considered industry as a means of obtaining wealth and distinction,
which encourag'd me, tho' I did not think that I should ever
literally stand before kings, which, however, has since happened;
for I have stood before five, and even had the honour of sitting
down with one, the King of Denmark, to dinner."

After his marriage, Franklin conceived the idea of obtaining moral
perfection. He was not altogether satisfied with the result, but
thought his method worthy of imitation. Assuming that he possessed
complete knowledge of what was right or wrong, he saw no reason why he
should not always act in accordance therewith. His principle was to
devote his attention to one virtue only at first for a week, at the
end of which time he expected the practice of that virtue to have
become a habit. He then added another virtue to his list, and devoted
his attention to the same for the next week, and so on, until he had
exhausted his list of virtues. He then commenced again at the
beginning. As his moral code comprised thirteen virtues, it was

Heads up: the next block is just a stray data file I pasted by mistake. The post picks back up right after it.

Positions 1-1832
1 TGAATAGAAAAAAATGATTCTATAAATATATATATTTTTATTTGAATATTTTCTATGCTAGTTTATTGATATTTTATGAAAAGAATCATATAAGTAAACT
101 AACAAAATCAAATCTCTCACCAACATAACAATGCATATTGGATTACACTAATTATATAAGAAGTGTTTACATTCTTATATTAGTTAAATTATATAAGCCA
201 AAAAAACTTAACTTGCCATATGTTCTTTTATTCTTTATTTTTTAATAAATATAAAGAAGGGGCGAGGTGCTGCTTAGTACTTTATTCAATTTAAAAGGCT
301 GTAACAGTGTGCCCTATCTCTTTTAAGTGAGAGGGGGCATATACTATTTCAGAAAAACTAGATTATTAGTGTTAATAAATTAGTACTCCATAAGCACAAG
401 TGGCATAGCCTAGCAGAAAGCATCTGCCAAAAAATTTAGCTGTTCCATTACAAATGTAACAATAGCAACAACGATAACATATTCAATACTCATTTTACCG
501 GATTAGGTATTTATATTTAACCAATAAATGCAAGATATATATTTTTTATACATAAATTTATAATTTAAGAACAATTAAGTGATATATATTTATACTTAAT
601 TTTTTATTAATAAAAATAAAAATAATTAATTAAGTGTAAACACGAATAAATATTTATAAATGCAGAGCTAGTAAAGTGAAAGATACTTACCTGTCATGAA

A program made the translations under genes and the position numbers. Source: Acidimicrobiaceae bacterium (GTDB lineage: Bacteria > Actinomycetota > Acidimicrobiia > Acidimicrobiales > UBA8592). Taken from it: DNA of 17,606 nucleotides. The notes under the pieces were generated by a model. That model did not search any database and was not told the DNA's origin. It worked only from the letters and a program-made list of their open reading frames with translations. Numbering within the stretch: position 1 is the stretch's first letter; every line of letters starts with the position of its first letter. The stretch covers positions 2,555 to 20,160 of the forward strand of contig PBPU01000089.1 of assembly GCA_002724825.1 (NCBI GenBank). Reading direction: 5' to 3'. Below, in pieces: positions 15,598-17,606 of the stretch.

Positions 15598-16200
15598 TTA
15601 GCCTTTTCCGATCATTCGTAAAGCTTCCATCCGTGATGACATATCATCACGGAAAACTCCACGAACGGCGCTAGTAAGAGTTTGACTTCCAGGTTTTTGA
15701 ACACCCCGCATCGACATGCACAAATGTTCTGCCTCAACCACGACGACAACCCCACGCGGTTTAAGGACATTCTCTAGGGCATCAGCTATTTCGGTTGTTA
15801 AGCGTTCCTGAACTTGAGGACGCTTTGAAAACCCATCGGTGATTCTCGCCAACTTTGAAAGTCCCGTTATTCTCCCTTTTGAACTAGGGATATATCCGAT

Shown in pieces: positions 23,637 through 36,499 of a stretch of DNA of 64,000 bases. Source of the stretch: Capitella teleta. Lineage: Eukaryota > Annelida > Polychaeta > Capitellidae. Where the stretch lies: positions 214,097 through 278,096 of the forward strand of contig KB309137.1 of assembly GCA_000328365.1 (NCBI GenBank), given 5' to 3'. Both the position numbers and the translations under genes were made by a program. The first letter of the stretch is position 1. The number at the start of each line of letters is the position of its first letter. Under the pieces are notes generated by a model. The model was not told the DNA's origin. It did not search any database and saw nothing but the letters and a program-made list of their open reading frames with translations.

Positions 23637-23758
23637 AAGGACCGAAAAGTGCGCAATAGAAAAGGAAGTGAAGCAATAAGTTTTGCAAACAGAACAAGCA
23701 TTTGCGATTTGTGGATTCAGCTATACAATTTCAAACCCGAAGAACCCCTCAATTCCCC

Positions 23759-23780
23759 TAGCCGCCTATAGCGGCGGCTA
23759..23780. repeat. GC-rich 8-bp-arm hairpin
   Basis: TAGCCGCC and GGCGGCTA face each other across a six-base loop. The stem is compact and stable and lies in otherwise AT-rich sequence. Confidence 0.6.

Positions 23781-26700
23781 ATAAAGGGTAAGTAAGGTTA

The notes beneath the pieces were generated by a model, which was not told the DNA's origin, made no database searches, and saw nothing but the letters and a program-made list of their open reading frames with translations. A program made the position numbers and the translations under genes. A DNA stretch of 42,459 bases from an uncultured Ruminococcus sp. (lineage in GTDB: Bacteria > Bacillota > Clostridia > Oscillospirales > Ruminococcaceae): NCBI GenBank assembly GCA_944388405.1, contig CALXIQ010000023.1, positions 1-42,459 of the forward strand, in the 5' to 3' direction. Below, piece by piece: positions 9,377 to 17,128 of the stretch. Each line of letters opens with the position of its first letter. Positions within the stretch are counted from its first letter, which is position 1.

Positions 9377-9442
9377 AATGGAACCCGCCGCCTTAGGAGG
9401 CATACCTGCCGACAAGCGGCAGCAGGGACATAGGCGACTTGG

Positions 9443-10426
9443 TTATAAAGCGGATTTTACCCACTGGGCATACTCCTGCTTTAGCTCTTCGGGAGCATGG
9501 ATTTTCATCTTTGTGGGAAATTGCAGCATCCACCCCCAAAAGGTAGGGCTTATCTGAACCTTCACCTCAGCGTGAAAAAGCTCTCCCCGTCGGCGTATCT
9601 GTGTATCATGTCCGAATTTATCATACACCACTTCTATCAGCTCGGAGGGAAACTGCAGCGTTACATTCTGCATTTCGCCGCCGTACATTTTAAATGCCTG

possible to go through the complete curriculum four times in a year.
Afterwards he occupied a year in going once through the list, and
subsequently employed several years in one course. A little book was
ruled, with a column for each day and a line for each virtue, and in
this a mark was made for every failure which could be remembered on
examination at the end of the day. It is easy to believe his
statement: "I am surprised to find myself so much fuller of faults
than I had imagined; but I had the satisfaction of seeing them
diminish."

"This my little book had for its motto these lines from Addison's
'Cato':--

"'Here will I hold. If there's a Power above us
(And that there is, all Nature cries aloud
Thro' all her work), He must delight in virtue;
And that which He delights in must be happy.'

"Another from Cicero:--

"'O vitae Philosophia dux! O virtutum indagatrix expultrixque vitiorum!
Unus dies ex praeceptis tuis actus, peccanti immortalitati est
anteponendus.'

"Another from the Proverbs of Solomon, speaking of wisdom and virtue:--